Quantcast
Environmental News for a Healthier Planet and Life

Help Support EcoWatch

New CDC Guidelines Say Asymptomatic People Don't Need COVID-19 Tests. That Worries Health Experts

Health + Wellness
New CDC Guidelines Say Asymptomatic People Don't Need COVID-19 Tests. That Worries Health Experts
CDC Director Robert Redfield testifies during a House Select Subcommittee on the Coronavirus Crisis hearing on July 31, 2020 in Washington, DC. Erin Scott-Pool / Getty Images

Health experts are sounding the alarm about new testing guidelines that the Centers for Disease Control and Prevention (CDC) issued earlier this week.


The CDC overhauled its guidelines and said that people who are not displaying symptoms of COVID-19 infection from the novel coronavirus do not need testing. That includes asymptomatic people who have also had exposure to the virus, according to The New York Times.

The new guidelines say:

If you have been in close contact (within 6 feet) of a person with a COVID-19 infection for at least 15 minutes but do not have symptoms:

  • You do not necessarily need a test unless you are a vulnerable individual or your health care provider or State or local public health officials recommend you take one.

And:

If you do not have COVID-19 symptoms and have not been in close contact with someone known to have a COVID-19 infection:

  • You do not need a test.

The list of people who do not necessarily need a test is far-reaching, including people who have been in high transmission areas.

These new guidelines are a departure from the previous stance. According to CNN, the CDC website said previously: "Testing is recommended for all close contacts of persons with SARS-CoV-2 infection. Because of the potential for asymptomatic and pre-symptomatic transmission, it is important that contacts of individuals with SARS-CoV-2 infection be quickly identified and tested."

Health experts raised the alarm about these new guidelines, noting that people tend to be most contagious during the asymptomatic period when they first contract the virus. During that time, it is especially important to identify and isolate people who have the virus to control potential spread.

The CDC even noted in its pandemic planning scenarios that 40 percent of infections are asymptomatic and 50 percent of virus transmissions take place before symptoms are detected, according to CNN.

"This is potentially dangerous," said Dr. Krutika Kuppalli, an infectious disease physician in Palo Alto, California, to The New York Times. She added that narrowing the testing criteria to only people with obvious COVID-19 symptoms means "you're not looking for a lot of people who are potential spreaders of disease. I feel like this is going to make things worse."

The new guidelines are a curious departure from the advice of many health experts who have said that more widespread and frequent testing is necessary to identify potential clusters. That advice is particularly resonant for vulnerable and disenfranchised communities that have had limited access to testing, but high rates of infection, according to The New York Times.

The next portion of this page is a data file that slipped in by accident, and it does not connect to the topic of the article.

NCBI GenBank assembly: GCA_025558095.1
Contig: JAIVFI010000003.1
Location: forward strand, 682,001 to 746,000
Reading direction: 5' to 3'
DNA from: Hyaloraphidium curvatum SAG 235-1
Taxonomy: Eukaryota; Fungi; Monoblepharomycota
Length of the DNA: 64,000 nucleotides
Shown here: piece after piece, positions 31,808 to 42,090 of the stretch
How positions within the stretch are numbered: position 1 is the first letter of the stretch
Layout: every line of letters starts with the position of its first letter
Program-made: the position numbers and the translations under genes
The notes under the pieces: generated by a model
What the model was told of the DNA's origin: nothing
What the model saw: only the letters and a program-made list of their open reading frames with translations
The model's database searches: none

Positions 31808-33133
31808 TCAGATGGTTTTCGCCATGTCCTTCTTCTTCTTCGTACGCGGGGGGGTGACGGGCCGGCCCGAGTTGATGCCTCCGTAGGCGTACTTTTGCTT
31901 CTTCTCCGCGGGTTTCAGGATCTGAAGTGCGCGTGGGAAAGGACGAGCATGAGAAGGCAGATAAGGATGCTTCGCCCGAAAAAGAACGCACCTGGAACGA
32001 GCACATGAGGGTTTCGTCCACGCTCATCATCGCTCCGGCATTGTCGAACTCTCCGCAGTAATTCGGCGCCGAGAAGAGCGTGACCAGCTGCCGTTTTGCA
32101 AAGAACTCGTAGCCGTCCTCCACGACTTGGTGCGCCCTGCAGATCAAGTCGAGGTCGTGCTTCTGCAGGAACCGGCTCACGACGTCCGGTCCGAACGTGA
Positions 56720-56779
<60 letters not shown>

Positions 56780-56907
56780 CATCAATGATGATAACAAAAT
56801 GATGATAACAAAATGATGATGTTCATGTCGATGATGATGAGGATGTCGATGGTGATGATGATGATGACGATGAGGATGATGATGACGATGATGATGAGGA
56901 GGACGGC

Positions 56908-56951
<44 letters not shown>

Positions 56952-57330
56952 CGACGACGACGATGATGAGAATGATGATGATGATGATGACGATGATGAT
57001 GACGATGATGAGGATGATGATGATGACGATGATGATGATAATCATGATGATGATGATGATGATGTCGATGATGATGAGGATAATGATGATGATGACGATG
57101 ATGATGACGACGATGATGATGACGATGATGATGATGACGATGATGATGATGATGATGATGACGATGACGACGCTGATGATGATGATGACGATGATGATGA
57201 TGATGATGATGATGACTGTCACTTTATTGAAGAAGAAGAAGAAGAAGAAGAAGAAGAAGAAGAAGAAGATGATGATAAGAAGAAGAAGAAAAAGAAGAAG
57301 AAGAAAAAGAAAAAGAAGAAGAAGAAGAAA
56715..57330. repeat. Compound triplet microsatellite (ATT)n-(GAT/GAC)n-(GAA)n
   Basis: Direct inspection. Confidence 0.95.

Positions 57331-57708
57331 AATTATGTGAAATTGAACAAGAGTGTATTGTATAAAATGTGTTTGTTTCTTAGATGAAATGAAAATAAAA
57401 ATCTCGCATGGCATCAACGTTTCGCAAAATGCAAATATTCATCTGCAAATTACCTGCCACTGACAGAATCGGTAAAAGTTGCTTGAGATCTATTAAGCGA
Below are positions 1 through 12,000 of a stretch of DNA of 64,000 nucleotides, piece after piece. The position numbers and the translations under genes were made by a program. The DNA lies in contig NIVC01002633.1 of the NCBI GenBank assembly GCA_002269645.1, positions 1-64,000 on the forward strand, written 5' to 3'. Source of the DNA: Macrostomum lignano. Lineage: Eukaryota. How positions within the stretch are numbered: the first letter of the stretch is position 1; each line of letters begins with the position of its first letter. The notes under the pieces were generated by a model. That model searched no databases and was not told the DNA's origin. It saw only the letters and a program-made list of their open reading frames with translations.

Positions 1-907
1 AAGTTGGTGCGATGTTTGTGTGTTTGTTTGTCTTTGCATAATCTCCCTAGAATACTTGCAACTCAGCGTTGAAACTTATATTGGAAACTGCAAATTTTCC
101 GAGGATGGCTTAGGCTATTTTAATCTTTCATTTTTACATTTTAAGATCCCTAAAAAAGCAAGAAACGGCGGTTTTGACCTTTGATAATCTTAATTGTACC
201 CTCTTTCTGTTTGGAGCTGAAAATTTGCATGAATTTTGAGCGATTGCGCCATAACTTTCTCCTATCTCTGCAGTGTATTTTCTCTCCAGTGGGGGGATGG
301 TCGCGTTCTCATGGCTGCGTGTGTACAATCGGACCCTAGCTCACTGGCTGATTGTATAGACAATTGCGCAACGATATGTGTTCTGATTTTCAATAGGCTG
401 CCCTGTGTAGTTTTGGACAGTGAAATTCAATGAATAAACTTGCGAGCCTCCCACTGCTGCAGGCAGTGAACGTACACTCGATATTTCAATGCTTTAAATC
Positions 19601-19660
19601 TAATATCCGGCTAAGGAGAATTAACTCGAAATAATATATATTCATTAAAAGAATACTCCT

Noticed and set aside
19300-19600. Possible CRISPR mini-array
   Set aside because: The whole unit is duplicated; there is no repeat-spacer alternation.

"I'm concerned that these recommendations suggest someone who has had substantial exposure to a person with COVID-19 now doesn't need to get tested," said Dr. Leana Wen, an emergency physician and public health professor at George Washington University who was previously Baltimore's health commissioner, to CNN. "This is key to contact tracing, especially given that up to 50% of all transmission is due to people who do not have symptoms. One wonders why these guidelines were changed — is it to justify continued deficit of testing?"

"I think it's bizarre," said Daniel Larremore, a mathematician and infectious diseases modeler at the University of Colorado Boulder, to The New York Times. "Any move right now to reduce levels of testing by changing guidelines is a step in the wrong direction."

A couple react as they go through their destroyed mobile home following Hurricane Laura in Lake Charles, Louisiana, on August 27, 2020. ANDREW CABALLERO-REYNOLDS / AFP / Getty Images

By Mark Hertsgaard and Kyle Pope

In this autumn of horrific fires and deadly floods, it's easy to overlook one bit of promising news on the climate front: Some major U.S. media coverage of the crisis is finally getting better.

Read More Show Less

EcoWatch Daily Newsletter

Since April 2020, farmer support for Trump has fallen from 89 percent to 71 percent, according to an August 2020 survey by DTN/The Progressive Farmer. Steve Smith / Getty Imagess

By Leanna First-Arai

In a push to capture the rural vote, 62 percent of which went to Trump in 2016, both the Trump and Biden campaigns are ramping up efforts to appeal to farmers and ranchers.

Read More Show Less

Trending

An electric car at an eVgo charging station in a parking lot in Dublin, California on June 20, 2018. Smith Collection / Gado / Getty Images

California Governor Gavin Newsom signed an executive order Wednesday that would ban the sale of new cars in California that run only on gasoline by the year 2035. The bid to reduce emissions and combat the climate crisis would make California the first state to ban the sale of new cars with internal combustion engines, according to POLITICO.

Read More Show Less

A "trash tsunami" has washed ashore on the beaches of Honduras, endangering both wildlife and the local economy.

Read More Show Less
Long-finned pilot whales are seen during a 1998 stranding in Marion Bay in Tasmania, Australia. Auscape / Universal Images Group / Getty Images

More long-finned pilot whales were found stranded today on beaches in Tasmania, Australia. About 500 whales have become stranded, including at least 380 that have died, the AP reported. It is the largest mass stranding in Australia's recorded history.

Read More Show Less

Support Ecowatch